Where does London get its fruit? Where are the “food swamps” in Los Angeles? Where do tomatoes from Spain wind up? Where are the composters in New York City? For lovers of geography, and of the sociology of food, “Food: an atlas” offers lots of informative and curious distraction.
The hard truth is that we know very little about sustaining peace. This is because for decades we have studied the pathologies of war, violence, aggression and conflict – and peace in the context of those processes – but few have studied peace directly.
Today’s increasing emphasis on metrics in sustainability policy and management presents an interesting challenge for ethics. When ethics are discussed, probably one of the last things to come to mind is measuring them, particularly in numeric terms.
When Hurricane Sandy hit last October, the vulnerabilities of the New York/New Jersey region to extreme weather were made all too clear. The Rebuild by Design challenge was launched to find the most innovative ways to make the region more resilient and sustainable.
Right off the bat, we were faced with the difficult question of what “sustainable” actually means. Students were well-versed in the triple bottom line of sustainability – economic, environmental and social. Then one of the students, a hefty young man on Columbia’s wrestling team, spoke up in defense of his right to make a decision based on his need for large quantities of protein. Another student wanted products only from well-treated animals. The professor was allergic to chocolate.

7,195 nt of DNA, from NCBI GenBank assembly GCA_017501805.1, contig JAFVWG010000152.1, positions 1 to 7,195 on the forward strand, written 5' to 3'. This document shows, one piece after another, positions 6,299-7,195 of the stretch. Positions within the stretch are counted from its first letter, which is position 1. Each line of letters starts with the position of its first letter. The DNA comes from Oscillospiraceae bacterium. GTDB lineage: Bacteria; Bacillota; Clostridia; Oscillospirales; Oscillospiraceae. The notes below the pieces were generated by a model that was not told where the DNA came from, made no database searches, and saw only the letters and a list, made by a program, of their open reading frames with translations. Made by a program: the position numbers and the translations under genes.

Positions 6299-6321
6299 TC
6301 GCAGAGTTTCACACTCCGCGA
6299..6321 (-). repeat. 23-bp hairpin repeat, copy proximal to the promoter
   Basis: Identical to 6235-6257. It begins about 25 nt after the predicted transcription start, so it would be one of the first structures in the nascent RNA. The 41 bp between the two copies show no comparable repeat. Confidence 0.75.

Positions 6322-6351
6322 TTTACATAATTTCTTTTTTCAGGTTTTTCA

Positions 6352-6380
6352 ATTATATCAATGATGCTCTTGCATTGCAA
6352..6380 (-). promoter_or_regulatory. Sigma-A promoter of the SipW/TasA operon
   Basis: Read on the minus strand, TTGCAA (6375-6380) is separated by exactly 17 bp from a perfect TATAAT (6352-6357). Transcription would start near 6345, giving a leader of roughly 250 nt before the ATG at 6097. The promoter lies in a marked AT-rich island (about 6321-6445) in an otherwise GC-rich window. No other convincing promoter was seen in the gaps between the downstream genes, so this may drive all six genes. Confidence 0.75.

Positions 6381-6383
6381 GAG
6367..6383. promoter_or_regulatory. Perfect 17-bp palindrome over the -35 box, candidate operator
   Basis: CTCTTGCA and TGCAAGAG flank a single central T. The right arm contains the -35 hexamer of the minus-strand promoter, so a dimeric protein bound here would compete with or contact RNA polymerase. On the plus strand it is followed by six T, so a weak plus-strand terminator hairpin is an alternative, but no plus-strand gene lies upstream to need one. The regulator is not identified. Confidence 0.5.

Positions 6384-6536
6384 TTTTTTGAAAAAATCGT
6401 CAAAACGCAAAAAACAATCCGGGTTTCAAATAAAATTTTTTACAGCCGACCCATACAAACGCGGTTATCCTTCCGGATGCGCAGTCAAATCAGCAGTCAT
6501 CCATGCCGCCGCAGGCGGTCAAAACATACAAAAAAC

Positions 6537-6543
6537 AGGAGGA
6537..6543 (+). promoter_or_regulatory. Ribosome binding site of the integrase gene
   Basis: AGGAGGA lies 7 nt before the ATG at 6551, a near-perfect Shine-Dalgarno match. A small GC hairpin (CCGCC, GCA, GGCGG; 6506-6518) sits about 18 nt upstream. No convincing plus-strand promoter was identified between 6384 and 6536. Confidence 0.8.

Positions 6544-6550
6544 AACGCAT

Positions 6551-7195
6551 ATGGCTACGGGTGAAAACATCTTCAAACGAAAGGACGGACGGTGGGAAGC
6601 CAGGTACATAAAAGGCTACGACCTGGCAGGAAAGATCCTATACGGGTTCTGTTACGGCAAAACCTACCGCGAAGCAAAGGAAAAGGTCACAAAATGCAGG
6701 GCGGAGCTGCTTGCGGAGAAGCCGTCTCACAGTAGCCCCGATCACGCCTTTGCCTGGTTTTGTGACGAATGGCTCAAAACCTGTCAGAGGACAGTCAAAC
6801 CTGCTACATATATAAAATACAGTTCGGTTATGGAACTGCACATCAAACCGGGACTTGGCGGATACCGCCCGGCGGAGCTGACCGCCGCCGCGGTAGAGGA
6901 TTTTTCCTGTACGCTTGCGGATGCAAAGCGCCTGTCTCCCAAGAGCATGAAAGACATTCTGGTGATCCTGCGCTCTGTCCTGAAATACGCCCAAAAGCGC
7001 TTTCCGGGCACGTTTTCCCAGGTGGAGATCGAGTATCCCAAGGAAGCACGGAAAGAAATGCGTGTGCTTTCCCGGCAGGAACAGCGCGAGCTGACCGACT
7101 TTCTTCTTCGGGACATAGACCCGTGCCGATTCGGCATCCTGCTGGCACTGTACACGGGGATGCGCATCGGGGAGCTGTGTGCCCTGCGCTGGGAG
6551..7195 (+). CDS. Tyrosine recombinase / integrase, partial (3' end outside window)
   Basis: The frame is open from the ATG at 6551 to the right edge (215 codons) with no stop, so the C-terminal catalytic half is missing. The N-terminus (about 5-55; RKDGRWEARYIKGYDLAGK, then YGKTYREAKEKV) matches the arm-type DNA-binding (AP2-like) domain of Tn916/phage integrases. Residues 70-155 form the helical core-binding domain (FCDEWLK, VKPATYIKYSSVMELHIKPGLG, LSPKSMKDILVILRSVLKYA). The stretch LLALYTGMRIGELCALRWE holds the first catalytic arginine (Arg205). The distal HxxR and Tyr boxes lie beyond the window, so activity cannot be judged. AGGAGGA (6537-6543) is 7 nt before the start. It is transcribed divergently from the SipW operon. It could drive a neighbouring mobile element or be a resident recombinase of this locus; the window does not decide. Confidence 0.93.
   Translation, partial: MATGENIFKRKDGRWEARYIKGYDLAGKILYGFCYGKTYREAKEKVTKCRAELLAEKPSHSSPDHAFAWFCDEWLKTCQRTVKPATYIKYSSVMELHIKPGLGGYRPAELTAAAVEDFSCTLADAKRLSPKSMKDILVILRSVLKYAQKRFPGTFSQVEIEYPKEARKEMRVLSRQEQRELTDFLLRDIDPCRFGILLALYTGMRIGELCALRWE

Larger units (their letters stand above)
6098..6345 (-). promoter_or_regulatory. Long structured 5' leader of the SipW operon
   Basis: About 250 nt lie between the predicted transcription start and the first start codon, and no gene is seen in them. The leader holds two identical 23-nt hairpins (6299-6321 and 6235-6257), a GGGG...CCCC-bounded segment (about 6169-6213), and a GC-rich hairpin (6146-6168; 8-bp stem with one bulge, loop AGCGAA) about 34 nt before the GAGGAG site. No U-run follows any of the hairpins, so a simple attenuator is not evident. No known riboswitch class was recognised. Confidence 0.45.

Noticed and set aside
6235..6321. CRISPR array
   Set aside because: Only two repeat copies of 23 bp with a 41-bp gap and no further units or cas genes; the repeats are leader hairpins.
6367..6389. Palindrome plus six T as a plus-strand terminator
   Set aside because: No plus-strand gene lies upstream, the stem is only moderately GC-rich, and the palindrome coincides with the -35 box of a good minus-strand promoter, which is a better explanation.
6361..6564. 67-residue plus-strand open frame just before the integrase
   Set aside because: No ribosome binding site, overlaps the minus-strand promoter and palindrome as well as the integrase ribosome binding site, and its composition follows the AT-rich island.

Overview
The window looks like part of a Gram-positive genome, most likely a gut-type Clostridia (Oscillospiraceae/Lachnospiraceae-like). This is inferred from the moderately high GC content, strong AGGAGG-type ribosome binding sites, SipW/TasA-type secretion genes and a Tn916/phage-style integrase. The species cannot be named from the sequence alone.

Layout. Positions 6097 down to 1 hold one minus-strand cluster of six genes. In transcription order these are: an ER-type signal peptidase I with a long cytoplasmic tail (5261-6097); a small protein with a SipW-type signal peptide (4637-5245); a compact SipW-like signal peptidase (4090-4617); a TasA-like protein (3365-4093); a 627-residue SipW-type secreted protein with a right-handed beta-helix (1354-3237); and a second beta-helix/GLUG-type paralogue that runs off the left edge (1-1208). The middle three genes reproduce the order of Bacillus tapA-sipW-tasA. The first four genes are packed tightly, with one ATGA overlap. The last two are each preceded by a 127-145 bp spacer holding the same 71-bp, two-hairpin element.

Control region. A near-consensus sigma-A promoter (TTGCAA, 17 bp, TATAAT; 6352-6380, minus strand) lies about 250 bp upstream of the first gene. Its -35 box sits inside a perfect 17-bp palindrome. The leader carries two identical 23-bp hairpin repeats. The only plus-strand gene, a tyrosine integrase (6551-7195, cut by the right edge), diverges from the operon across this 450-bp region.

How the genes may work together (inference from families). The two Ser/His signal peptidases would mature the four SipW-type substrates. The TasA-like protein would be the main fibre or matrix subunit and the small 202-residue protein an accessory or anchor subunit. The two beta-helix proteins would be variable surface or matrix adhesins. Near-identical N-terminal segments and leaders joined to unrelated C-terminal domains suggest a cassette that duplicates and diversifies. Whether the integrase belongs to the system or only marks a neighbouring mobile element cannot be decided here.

To combat urban air pollution and traffic problems, some propose congestion pricing as a cost-effective policy to reduce pollution and improve productivity through improved travel speeds. Cities in China could implement this policy and ameliorate some of the negative effects of congestion-caused pollution. So why is congestion pricing dead on arrival in China?
Join instructors from our Executive Education Certificate Program in Conservation and Environmental Sustainability including Dr. Shahid Naeem, Dr. Matt Palmer, and Dr. Eric Sanderson. for a FREE public seminar program addressing the intersection between Arts and Science with the goal of initiating discussions and debate around the common ground of creative practice and scientific discovery.
Should we certify aquaculture? A look at mounting challenges in the push for sustainable seafood.
Katy Mixter will ride with “Mr. Shark” on her handlebars, the result of a $75 donation from her boss. Pamela Quinlan is joining the 300-mile Climate Ride to mark her 30th birthday. Jennifer Hurford will ride beside her mother.
“One of the ways that climate change is going to manifest is through warmer temperatures. … What we are seeing, in line with our projections, is that even if you assume constant precipitation, the temperature effects are so large that it is going to dry things out. This is going to have really big impacts on soil moisture, reservoirs and stream flow for irrigation and drinking water. The availability of water is going to decline into the future, and the challenge is adjusting for that, and what that means for agriculture and development.”